Growing Up Subtly

So I had a minor-major mum moment on Sunday where I realised, slightly tearfully, that my baby is well and truly growing up.

Horns Tails Spikes and Claws by J. Elizabeth Mills and Jef Czekaj was one of my opshop finds a few years ago. It’s one of those mix-and-match books you can flip different parts of it to make strange and funny combinations of stuff. I got it in the hopes that Iris would entertain herself with it. She never really got into it so a month ago just before my last blog post, I decided it could go in the giveaway pile  along with another similar book.

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Last week, I took the pile out ready to give away to friends and family. This particular one was going to a friend with boys who might appreciate such humour more. From about Thursday she started flipping through the book and had a bit of fun with it, which I thought was just her usual reluctance to give her stuff away thing.

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On Sunday morning she comes over while I’m having my morning cuppa to ask me to pick a favourite combination. When I looked at it I saw this:

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On. Every. Single. Page. IN INK.

Now anybody who loves books will surely understand my abject horror when I saw a previously perfect book being desecrated. I was livid but in a moment of supreme control, which still amazes me, I did not immediately yell but told her that she’d have to be punished by not getting her allowance the following week (more on financial matters later). I then said I was so angry I couldn’t even talk to her anymore and went upstairs to get ready for church.

Not sure if it’s a good or bad sign but it seemed that my not yelling indicated to Iris that it wasn’t a big deal, because 15 minutes later she seemed to have forgot the whole thing. So, still not quite yelling but perhaps a bit more hysterical, particularly with crazy eyes, I asked her, knowing that she should not have done it, to think about and tell me why she did what she did.

She went to her room to change and came back five minutes later to say: “I like the book and I didn’t want to give it away.”

It hit me like being bowled over by a 20-kilo six-year-old that not only had she grasped the true intent of her feelings, which to my mind is pretty mature for a kid, but she admitted it to me and expressed it like such a big girl that I started tearing up immediately.

I gave her a big hug and told her how proud and grateful I was that she was being so honest.

This is why husband and I still steal into her room every night to look at her sleeping because it is only then that she still looks and behaves like our little baby. It’s utterly hilarious that despite knowing (and often wanting) that our children will grow up, just like how we know we’re all going to die, we still react with such shock when we see it happening. So please excuse me while I go sniff and cuddle Iris’s baby clothes.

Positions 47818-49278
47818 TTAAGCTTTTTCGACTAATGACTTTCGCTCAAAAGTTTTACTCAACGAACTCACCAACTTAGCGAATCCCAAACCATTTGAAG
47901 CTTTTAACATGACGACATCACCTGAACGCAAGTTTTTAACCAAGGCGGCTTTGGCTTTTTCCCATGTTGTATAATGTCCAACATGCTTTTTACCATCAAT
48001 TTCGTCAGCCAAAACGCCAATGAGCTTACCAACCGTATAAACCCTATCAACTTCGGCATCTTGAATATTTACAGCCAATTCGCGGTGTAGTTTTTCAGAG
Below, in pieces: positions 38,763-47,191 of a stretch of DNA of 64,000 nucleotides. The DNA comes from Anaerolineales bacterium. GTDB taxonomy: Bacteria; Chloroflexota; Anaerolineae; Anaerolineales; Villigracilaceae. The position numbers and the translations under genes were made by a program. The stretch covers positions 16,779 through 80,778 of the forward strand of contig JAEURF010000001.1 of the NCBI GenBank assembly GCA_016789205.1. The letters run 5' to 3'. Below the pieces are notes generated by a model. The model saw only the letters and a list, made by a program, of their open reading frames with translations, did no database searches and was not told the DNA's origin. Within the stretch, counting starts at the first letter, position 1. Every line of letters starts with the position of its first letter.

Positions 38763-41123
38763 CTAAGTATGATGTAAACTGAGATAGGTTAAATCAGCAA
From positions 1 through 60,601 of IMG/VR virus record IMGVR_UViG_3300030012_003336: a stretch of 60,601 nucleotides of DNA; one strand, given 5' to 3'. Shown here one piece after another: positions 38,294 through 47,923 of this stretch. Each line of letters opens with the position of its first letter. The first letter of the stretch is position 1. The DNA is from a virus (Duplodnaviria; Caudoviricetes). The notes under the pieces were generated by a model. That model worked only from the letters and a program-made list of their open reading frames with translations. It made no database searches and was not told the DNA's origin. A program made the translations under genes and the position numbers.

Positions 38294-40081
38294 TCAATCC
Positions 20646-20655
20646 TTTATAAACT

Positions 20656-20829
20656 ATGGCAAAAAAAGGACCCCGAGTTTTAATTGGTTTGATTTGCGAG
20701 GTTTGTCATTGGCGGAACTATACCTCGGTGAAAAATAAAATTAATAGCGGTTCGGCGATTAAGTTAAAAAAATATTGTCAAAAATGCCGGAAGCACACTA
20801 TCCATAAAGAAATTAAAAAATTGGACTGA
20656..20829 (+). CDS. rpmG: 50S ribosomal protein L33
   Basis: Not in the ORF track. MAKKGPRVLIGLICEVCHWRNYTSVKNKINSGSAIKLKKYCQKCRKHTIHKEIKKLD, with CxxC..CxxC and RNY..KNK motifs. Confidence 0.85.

Facing Fear with Fear

We are two weeks away from moving into our brand new house. Those in the know will be aware of the arduous nature of this particular journey. From the moment we chose a builder, it has been THREE years in the making. Rather than go into vent-mode, I have chosen to look forward and am allowing excitement to overtake my bitterness at the wait. So while we are in the throes of packing and readying ourselves for the move, I have had to pack away most of Iris’ books. The library has therefore become even more invaluable than before.

In fact, we’ve joined another council’s library, giving us access to four other libraries. Since Iris started full-time school, we’ve been going to the library a lot less so it’s been really lovely rediscovering the joys of borrowing books. We’ve also, thanks to a friend’s tip, started borrowing jigsaw puzzles and Iris is now able to listen to audio books. She is currently enjoying The Enchanted Tree, which is brilliant for us when she wakes up at 6am. More on that in another post.

In our last library haul was this absolute gem. I was, of course, drawn to the amazing painting-style illustrations but reading it has been equally enjoyable. In The Almost Fearless Hamilton Squidlegger, Timothy Basil Ering, uses imagination to combat the greatest enemy of childhood sleep – the imagination. Squidlegger_cover

Hamilton is a frog who loves pretend play, especially of the swashbuckling bent. However, this causes problems at bedtime when his overactive imagination makes him run to his parents’.

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We all know co-sleeping is really no-sleeping for parents.

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So his father employs two methods of dispensing of these nighttime terrors – reward and psychology.

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The casual way he planted that nugget of inception was utterly brilliant and inspirational. So young Hamilton’s fears are turned on their head and he learns that the monsters he fights in the day and that terrify him at night can also be playmates. Well done Dad.

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I also love Ering’s classic adventure-style prose.

 

The Case of the Mysterious Poo

The subject of poo for a parent can be distressing (lack of it), irksome (too much of it) or, if you’re lucky, nothing to worry about at all. Potty training in our house was the one developmental thing I can honestly say I barely passed. Firstly, the timing was ALL off. First time around, she wasn’t ready. Second time, we had moved to Perth a few months ago and she had transitioned to a kid bed. Oh boy. The first day she had a 67% success rate with pees so I thought it’d be a home run. With pees, it certainly was. With poos, absolutely not. She just REFUSED to poo in the potty. She would tell us exactly after doing one. The only time she would do it on the potty was if she was buck naked, which was hard in winter. Yup, it was one of my lowest parenting points. However, three months later, 06*ding* she just got it and went to do a poo all by herself. Kids are so wonderful and so strange.